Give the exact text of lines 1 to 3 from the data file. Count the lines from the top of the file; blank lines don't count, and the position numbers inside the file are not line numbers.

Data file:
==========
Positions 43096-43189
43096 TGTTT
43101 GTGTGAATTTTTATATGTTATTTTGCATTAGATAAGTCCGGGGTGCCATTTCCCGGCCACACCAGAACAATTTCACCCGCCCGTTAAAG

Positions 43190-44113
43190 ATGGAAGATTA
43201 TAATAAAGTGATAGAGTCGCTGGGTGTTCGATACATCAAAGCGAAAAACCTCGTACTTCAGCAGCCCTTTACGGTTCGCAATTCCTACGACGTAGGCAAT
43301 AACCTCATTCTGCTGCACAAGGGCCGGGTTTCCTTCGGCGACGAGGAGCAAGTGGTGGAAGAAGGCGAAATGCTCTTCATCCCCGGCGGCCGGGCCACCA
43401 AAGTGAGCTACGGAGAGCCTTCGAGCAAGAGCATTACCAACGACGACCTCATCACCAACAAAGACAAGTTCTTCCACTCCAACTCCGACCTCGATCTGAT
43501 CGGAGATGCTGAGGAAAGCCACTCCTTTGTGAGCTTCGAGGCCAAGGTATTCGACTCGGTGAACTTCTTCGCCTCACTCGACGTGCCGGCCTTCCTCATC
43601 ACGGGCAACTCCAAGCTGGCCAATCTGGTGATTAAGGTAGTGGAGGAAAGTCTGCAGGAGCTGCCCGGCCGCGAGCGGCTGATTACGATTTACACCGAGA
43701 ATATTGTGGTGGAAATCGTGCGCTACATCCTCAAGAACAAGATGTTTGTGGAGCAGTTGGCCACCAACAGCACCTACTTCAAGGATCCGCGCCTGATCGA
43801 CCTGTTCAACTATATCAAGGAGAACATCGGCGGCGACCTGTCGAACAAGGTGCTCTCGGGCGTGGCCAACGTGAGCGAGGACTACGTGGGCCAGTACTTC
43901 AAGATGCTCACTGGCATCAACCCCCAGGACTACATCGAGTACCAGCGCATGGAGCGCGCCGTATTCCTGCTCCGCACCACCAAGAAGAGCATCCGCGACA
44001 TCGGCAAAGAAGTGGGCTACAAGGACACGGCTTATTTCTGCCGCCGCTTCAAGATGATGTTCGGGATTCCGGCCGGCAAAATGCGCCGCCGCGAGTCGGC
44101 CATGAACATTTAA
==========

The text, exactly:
Positions 43096-43189
43096 TGTTT
43101 GTGTGAATTTTTATATGTTATTTTGCATTAGATAAGTCCGGGGTGCCATTTCCCGGCCACACCAGAACAATTTCACCCGCCCGTTAAAG